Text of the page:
2

votes

How to know if olive oil at salad bar is actually olive oil?

Answered on August 19, 2014
Created August 28, 2012 at 2:01 AM

Apparently, sometimes oil labeled as olive oil is actually a mix of olive oil and other cheaper (e.g., soybean) oils. E.g.:

http://www.npr.org/templates/story/story.php?storyId=98401360

Is there any way to know if the "olive oil" in the clear glass pour bottle at the end of the salad bar is actually 100% olive oil? How likely is it that it's actually a mix with a cheaper oil?

312537f2ecb216c830c3fd351efcfbbc

(110)

on May 29, 2013
at 03:03 AM

Egg, avocado or meat for the fat.

Ae8946707ddebf0f0bfbcfc63276d823

(9402)

on September 06, 2012
at 12:36 PM

Yeah ~3 ounces. My trips are generally 4 or 5 days long.

96440612cf0fcf366bf5ad8f776fca84

(19463)

on September 06, 2012
at 10:09 AM

There's that rule that lets you bring upto a 3.4 ounces of liquids on the plane, no? Granted, it's not a lot, but for one meal, it's ok. http://www.tsa.gov/311/311-carry-ons.shtm

1a98a40ba8ffdc5aa28d1324d01c6c9f

(20378)

on September 06, 2012
at 03:02 AM

it has worked well for me! Eggs are awesome as well!

Ae8946707ddebf0f0bfbcfc63276d823

(9402)

on September 05, 2012
at 04:50 PM

I'm not 100% convinced this works given all the food engineering out there. Also, you can take 100% pure olive oil and refine it further which likely removes at least some of the flavor?

Ae8946707ddebf0f0bfbcfc63276d823

(9402)

on September 05, 2012
at 04:49 PM

Really? Is that maybe a little extreme? I wish there was a definitive way to know how pervasive the problem really is.

Ae8946707ddebf0f0bfbcfc63276d823

(9402)

on September 05, 2012
at 04:48 PM

I was thinking more for one off situations. In particular I was in an office cafeteria while traveling for work. I didn't have much confidence that the workers would know the brand...

Ae8946707ddebf0f0bfbcfc63276d823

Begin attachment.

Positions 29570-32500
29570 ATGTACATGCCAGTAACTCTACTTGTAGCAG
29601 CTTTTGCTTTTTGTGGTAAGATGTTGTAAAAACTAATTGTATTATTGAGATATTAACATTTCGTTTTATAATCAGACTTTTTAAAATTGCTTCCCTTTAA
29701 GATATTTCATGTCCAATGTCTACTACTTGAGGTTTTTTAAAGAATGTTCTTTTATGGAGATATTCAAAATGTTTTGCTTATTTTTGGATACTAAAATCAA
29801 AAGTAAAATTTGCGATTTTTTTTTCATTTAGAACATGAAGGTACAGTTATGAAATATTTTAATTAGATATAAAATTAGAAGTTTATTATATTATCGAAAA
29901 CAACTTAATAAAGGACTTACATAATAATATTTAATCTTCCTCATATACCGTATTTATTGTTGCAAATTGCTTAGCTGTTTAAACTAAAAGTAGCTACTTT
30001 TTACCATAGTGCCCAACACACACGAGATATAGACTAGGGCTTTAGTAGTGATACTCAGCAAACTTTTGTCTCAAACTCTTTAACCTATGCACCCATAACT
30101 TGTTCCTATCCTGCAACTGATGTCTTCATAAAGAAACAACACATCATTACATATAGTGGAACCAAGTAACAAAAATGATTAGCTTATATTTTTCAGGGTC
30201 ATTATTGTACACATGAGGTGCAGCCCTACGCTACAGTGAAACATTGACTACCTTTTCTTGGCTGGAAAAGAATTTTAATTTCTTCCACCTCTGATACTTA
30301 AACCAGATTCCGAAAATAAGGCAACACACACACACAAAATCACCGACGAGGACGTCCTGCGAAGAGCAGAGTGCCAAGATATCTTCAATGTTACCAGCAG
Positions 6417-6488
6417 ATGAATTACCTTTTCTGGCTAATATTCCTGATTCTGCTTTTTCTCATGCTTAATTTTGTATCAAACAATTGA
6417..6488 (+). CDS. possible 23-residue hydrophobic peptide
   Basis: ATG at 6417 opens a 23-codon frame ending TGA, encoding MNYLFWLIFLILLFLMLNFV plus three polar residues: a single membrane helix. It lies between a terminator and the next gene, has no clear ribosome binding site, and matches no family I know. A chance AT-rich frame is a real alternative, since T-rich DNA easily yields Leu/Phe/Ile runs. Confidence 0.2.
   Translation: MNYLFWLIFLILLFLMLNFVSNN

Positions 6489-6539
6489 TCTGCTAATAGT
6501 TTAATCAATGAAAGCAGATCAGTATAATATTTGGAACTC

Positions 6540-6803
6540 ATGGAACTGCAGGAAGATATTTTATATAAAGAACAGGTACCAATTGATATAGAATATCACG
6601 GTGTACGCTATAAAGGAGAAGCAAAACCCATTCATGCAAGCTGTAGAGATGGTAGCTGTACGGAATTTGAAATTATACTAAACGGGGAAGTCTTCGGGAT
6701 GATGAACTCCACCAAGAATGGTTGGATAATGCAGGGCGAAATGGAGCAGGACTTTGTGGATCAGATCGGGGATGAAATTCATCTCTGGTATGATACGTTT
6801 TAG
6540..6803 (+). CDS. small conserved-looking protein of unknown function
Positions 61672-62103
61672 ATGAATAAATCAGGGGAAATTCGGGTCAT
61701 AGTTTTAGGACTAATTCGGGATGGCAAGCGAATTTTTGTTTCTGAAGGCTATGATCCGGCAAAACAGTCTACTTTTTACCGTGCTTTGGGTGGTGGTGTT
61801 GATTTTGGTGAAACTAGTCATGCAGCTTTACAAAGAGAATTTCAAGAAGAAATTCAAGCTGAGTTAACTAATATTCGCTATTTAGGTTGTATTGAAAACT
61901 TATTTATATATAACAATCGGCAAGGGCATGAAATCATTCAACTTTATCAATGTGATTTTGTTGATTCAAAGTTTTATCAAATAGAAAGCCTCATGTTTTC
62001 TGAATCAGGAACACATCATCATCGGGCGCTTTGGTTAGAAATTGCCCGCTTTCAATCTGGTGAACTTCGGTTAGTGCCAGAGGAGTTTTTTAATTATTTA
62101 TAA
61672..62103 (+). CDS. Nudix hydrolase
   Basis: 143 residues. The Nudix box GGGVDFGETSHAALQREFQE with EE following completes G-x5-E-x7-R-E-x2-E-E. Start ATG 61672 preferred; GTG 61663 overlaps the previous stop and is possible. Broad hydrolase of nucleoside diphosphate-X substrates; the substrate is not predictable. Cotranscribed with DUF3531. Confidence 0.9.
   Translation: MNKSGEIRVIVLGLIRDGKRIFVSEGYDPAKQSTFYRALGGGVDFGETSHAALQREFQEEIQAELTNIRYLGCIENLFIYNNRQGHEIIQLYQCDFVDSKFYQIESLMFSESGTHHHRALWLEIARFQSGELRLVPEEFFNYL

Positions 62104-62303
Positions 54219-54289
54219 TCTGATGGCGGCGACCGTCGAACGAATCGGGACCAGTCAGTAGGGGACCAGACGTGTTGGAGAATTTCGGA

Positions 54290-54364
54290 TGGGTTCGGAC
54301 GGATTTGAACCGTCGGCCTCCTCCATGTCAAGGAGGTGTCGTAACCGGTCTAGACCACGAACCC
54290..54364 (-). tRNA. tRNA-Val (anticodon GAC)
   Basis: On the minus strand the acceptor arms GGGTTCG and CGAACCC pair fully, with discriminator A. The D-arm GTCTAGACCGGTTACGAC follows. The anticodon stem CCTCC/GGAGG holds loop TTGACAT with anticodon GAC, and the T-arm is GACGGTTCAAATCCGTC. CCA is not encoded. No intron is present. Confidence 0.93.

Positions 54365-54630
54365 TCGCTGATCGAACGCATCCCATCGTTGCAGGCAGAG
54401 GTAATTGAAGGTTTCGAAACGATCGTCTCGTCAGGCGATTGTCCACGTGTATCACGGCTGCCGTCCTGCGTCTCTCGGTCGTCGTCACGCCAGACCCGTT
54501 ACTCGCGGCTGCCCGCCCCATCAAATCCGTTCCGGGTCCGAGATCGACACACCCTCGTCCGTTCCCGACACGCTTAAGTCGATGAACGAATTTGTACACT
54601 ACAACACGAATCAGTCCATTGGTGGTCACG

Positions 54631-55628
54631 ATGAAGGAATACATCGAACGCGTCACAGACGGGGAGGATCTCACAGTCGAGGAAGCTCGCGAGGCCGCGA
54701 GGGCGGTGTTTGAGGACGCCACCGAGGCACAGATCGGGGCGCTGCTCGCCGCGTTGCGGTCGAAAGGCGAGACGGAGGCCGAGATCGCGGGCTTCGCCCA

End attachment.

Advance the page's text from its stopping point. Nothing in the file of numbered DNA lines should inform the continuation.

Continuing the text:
(9402)

on September 05, 2012
at 04:47 PM

Yeah, I wish there was a way of knowing how pervasive this really is.

Ae8946707ddebf0f0bfbcfc63276d823

(9402)

on September 05, 2012
at 04:47 PM

Good suggestion. I started doing this as well. I think there was a recent study finding that nutrients from vegetables are better absorbed if eaten with fat. Luckily, most salad bars have hard boiled eggs so I just load the top with that. Should do the trick for the fat.

Ae8946707ddebf0f0bfbcfc63276d823

(9402)

on September 05, 2012
at 04:45 PM

But then you always have to check your luggage at the airport?

4781cf8ae1bfcb558dfb056af17bea94

(4359)

on August 29, 2012
at 02:37 PM

Even if they think they bought 100% olive oil, chances are it is not due to wide-spread fraud in the olive oil industry.

Cebbca9a78d5612bf3468b273c2010d5

(452)

on August 28, 2012
at 03:37 PM

PrairieProf is right. Even if you ONLY buy olive oil with the numbered & coded stamp of purity, there is still a possibility of contamination, although with the stamping the likelihood decreases significantly.

Cebbca9a78d5612bf3468b273c2010d5

(452)

on August 28, 2012
at 03:35 PM

You can ask, and they might give you a sincere answer, and it still be artificial oil without them knowing it.

Cebbca9a78d5612bf3468b273c2010d5

(452)